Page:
Major aid groups suspend work in Afghanistan AS Taliban ban women
KABUL, Afghanistan — Four major international aid groups on Sunday suspended their operations in Afghanistan after a decision of the country Taliban rulers to ban women from working in non-governmental organizations.
Save the Children, the International Rescue Committee, the Norwegian Refugee Council and CARE said they cannot effectively reach children, women and men in desperate need in Afghanistan without women in their workforce. The NGO ban was introduced a day earlier, allegedly because women were not wearing the Islamic headscarf correctly.
The four NGOs provide healthcare, education, child protection and nutrition and support services amid plummeting humanitarian conditions.
“We have complied with all the cultural norms and we simply cannot work without our dedicated female staff, who are essential for us to be able to access women who desperately need assistance,” said Neil Turner, head of the Norwegian Refugee Council for Afghanistan. The Associated Press on Sunday. He said the group has 468 women on staff in the country.
The Taliban seizure of power in August 2021 sent Afghanistan’s economy into a tailspin and transformed the country, driving millions into poverty and hunger. Foreign aid stopped almost overnight. Sanctions on Taliban rulers, halting bank transfers and freezing billions in Afghanistan’s foreign exchange reserves have already restricted access to global institutions and the foreign money that supported the country’s aid-dependent economy. before the withdrawal of US and NATO forces.
In a statement, the International Committee of the Red Cross warned that excluding women from schools and NGO work in Afghanistan “can and will have catastrophic humanitarian consequences in the short and long term.” The The Taliban also prohibited female students from attending universities. across the country this week.
Last month, in an interview with the AP, a senior Red Cross official, Martin Schuepp, said more Afghans will struggle to survive as living conditions deteriorate in the coming year. Half of Afghanistan’s population, or 24 million people, are in need of humanitarian aid, according to the group.
Senior US officials, including Secretary of State Antony Blinken and Afghanistan Chargé d’Affaires Karen Decker, condemned the move.
Decker, tweeting in Dari on Sunday, said: “As a representative of the largest donor of humanitarian assistance to Afghanistan, I feel entitled to an explanation of how the Taliban intend to prevent women and children from starving, when the women are no longer allowed to distribute assistance to other women and children.”
His comments prompted a response from the Taliban-led government’s top spokesman, Zabihullah Mujahid, who said all institutions wishing to operate in the country are required to abide by its rules and regulations.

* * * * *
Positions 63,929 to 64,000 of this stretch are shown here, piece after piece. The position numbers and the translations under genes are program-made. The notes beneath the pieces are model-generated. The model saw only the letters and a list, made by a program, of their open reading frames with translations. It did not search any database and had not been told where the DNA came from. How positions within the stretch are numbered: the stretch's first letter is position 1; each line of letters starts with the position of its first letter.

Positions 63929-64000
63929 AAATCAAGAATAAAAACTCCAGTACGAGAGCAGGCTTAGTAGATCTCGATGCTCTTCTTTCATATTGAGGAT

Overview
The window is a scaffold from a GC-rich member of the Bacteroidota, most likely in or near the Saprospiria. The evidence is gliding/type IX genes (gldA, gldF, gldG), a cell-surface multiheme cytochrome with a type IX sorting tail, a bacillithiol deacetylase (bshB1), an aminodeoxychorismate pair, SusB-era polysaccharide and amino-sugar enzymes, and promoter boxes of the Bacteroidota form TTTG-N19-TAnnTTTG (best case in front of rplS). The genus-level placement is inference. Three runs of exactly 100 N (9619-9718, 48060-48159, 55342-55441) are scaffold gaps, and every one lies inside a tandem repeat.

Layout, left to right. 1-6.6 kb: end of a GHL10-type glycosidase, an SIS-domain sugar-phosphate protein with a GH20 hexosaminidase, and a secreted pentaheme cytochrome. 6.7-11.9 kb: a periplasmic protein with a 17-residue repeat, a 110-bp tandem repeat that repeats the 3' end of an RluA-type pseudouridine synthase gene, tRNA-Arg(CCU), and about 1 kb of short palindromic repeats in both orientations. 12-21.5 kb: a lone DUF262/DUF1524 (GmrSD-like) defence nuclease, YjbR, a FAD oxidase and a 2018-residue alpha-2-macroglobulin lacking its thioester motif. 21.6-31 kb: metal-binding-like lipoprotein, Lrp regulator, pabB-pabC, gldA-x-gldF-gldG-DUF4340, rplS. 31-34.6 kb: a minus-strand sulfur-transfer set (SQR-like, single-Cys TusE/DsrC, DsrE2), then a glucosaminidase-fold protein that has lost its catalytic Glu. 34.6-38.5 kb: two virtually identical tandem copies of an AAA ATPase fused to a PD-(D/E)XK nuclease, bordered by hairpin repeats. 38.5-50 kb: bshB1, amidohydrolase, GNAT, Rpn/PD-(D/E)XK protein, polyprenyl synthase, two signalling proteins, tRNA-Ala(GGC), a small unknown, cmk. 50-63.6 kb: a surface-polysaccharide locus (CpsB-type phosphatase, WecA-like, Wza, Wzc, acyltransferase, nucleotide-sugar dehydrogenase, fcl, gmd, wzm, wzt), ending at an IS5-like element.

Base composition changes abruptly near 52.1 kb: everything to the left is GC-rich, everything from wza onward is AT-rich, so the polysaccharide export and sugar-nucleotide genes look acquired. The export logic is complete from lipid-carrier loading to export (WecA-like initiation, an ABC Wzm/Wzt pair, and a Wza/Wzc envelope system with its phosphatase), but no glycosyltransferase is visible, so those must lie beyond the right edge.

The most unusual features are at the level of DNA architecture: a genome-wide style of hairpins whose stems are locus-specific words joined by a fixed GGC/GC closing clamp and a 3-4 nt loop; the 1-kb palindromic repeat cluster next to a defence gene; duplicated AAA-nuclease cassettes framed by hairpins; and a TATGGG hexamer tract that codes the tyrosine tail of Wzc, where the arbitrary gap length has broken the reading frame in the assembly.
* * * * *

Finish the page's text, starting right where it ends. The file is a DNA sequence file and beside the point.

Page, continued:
“We do not allow anyone to talk nonsense or make threats regarding our leaders’ decisions under the heading of humanitarian aid,” he said in a tweet.
The International Rescue Committee said it was shocked by the Taliban’s decision, adding that more than 3,000 of its personnel in Afghanistan are women. “If we are not allowed to employ women, we cannot deliver to those in need,” the group said in a statement announcing that it would suspend work in the country.
The NGO’s order came in a letter on Saturday from Economy Minister Qari Din Mohammed Hanif. He said that any organization that does not comply with the order will have its license revoked in Afghanistan.
The flurry of rulings from the all-male, religiously oriented Taliban government recalls their rule in the late 1990s, when they barred women from education and public spaces and banned music, television and many sports.
The economy ministry order comes days after the Taliban banned female students from attending universities across the country, sparking a backlash abroad and demonstrations in major Afghan cities.
Around midnight on Saturday in the western city of Herat, where earlier protesters were dispersed with water cannons, people opened their windows and chanted “Allahu Akbar (God is great)” in solidarity with the female students.
In the southern city of Kandahar, also on Saturday, hundreds of male students boycotted their final semester exams at Mirwais Neeka University. One of them told The Associated Press that Taliban forces tried to disperse the crowd as they left the exam room.
“They tried to disperse us, so we chanted slogans, then others joined the chants,” said Akhbari, who gave only his last name. “We refused to move and the Taliban thought we were protesting. The Taliban began firing their rifles into the air. I saw two guys being hit, one of them in the head.”
A spokesman for the Kandahar provincial governor, Ataullah Zaid, denied that there was a protest. There were some people posing as students and teachers, he said, but they were stopped by students and security forces.